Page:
Some press material can be sent direct to named journalists. For other
routine mailings it may be preferable to send press material to general
contacts - Editor, News Editor, Producer, Presenter - as journalists
move around. More than one name and phone number will be needed for some
newspapers and broadcast media.


TARGETING THE MEDIA

Think carefully about how to target press and media outlets. Develop a
clear strategy that may start with the local press and gradually build
up to national media. Any work with the media should fit in with your
overall game plan / career plan.
 
Get to know key journalists and also keep in touch with freelancers who
write for a range of publications. Find out and respect deadlines for
listings, news and music features. Always keep your promise if you say
that you'll send information or phone a journalist.  Some local media
aren't interested in promoting local music, but others definitely are.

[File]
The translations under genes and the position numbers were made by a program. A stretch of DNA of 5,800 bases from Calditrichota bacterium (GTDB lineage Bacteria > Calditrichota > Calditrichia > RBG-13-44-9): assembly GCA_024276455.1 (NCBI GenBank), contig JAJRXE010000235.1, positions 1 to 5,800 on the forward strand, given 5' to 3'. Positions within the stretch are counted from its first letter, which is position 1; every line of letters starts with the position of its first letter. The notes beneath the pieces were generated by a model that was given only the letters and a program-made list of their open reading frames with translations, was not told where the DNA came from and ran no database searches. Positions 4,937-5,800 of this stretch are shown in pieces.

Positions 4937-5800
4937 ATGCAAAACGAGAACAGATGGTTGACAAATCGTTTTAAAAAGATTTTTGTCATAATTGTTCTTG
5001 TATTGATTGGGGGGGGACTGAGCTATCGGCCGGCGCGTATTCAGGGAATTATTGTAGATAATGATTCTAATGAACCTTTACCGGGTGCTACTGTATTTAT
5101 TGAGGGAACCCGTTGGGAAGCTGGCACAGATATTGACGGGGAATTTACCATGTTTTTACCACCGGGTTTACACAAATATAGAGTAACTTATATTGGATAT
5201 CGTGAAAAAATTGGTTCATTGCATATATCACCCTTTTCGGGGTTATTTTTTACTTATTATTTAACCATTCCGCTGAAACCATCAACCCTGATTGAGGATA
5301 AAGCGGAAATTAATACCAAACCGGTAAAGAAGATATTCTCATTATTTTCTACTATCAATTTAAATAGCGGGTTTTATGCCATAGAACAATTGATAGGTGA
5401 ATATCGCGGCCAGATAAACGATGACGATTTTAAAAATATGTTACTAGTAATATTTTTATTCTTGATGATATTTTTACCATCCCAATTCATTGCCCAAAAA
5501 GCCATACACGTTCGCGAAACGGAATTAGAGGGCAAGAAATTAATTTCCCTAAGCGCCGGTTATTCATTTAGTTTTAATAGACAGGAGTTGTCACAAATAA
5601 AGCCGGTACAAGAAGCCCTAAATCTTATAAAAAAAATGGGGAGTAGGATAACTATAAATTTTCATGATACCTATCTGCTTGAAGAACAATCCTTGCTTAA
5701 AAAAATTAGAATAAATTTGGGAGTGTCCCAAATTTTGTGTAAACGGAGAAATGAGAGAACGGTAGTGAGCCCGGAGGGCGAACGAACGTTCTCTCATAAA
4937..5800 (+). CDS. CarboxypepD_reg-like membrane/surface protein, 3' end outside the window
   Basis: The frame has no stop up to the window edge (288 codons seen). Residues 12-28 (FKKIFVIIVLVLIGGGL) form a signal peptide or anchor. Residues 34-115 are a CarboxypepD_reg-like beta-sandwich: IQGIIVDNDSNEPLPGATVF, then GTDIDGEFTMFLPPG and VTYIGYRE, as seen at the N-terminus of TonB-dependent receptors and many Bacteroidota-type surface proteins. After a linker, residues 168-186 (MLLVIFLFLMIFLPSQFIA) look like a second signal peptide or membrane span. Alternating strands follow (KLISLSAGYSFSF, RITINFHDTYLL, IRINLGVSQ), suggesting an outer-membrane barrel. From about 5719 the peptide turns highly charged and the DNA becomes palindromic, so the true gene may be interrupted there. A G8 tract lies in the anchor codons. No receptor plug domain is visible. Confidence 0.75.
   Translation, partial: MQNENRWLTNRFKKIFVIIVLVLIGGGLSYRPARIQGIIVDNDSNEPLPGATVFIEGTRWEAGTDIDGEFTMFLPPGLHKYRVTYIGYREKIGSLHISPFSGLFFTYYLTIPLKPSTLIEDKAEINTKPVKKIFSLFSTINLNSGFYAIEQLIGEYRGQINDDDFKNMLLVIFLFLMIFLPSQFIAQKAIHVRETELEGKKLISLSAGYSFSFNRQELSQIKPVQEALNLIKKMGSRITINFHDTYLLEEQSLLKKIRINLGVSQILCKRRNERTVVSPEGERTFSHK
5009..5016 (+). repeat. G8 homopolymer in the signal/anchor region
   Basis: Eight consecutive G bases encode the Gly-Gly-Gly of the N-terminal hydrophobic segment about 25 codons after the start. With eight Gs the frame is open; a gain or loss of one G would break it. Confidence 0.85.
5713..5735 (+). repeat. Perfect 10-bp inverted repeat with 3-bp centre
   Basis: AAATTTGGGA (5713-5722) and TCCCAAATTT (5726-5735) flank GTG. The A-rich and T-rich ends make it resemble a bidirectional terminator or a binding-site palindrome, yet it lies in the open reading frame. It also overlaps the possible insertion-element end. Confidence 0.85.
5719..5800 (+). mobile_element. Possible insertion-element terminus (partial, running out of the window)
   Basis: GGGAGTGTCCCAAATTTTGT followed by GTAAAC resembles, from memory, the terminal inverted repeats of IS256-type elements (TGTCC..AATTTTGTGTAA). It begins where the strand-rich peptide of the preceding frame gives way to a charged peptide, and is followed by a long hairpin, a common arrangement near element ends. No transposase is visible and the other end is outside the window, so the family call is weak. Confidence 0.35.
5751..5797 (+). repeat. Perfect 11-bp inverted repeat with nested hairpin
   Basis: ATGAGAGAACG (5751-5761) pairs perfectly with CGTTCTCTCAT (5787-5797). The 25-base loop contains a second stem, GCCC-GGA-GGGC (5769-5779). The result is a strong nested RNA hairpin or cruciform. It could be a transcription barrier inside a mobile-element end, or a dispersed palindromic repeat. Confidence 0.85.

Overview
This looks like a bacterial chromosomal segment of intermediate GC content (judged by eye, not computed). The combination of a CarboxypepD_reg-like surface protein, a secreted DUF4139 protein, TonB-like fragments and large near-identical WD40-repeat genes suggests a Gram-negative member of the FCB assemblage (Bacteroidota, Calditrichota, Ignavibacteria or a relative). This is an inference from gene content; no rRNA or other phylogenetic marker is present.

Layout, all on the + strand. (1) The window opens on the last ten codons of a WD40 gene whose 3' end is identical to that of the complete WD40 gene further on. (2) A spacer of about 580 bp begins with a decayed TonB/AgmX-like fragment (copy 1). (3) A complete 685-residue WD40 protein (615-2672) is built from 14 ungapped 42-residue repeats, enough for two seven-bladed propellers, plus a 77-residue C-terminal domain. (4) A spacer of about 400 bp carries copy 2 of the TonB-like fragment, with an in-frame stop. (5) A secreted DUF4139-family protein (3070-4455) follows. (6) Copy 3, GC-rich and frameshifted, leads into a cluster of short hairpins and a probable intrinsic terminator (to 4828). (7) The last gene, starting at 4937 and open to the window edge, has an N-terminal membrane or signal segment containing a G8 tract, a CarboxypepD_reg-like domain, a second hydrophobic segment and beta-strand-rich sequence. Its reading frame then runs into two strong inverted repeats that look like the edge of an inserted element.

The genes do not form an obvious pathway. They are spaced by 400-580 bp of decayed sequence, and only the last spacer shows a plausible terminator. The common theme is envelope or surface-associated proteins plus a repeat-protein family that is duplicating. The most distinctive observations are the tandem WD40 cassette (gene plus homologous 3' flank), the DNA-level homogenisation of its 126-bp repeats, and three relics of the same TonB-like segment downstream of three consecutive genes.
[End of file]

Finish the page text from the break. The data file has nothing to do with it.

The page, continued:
Find your most likely ally and write to them personally. Target other
outlets which are keen to feature local bands. Also think visually as
this will enhance your appeal to the media. Having a good picture can
increase the priority attached to a story or article. Photographs should
be simple, memorable and of 'professional' quality. Remember that some
print media use colour photographs, so target your visual material as
appropriate.

Don't oversell yourself and never waste a journalists' time by inviting
them to a gig and then forgetting to tell them it's cancelled. Don't
inundate a journalist with too much information. Try to strike a balance
between having too much and too little press material.  Targeting